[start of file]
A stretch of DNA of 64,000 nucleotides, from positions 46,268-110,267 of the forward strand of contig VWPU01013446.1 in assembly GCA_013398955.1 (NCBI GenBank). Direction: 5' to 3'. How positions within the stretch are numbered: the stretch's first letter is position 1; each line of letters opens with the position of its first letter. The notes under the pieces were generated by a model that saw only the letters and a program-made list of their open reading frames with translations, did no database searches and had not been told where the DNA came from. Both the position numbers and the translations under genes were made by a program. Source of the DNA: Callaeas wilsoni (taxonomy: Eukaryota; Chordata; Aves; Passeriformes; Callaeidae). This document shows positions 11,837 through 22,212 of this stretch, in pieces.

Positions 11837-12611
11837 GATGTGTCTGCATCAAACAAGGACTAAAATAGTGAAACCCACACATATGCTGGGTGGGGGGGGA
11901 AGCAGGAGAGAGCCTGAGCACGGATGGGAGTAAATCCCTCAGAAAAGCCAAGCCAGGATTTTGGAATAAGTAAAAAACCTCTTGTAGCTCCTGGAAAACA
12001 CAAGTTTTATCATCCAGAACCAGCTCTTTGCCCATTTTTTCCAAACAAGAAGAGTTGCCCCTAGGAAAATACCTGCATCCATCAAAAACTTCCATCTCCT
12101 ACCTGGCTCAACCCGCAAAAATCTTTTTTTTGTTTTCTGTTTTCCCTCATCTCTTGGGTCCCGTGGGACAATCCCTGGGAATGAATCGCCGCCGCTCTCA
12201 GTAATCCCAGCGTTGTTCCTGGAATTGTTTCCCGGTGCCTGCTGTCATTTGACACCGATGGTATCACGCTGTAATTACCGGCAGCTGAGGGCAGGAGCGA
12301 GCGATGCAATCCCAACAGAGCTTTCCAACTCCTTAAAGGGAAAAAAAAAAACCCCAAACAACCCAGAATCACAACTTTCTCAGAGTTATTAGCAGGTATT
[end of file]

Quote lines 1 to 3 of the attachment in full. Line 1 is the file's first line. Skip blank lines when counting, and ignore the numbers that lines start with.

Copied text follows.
A stretch of DNA of 64,000 nucleotides, from positions 46,268-110,267 of the forward strand of contig VWPU01013446.1 in assembly GCA_013398955.1 (NCBI GenBank). Direction: 5' to 3'. How positions within the stretch are numbered: the stretch's first letter is position 1; each line of letters opens with the position of its first letter. The notes under the pieces were generated by a model that saw only the letters and a program-made list of their open reading frames with translations, did no database searches and had not been told where the DNA came from. Both the position numbers and the translations under genes were made by a program. Source of the DNA: Callaeas wilsoni (taxonomy: Eukaryota; Chordata; Aves; Passeriformes; Callaeidae). This document shows positions 11,837 through 22,212 of this stretch, in pieces.

Positions 11837-12611
11837 GATGTGTCTGCATCAAACAAGGACTAAAATAGTGAAACCCACACATATGCTGGGTGGGGGGGGA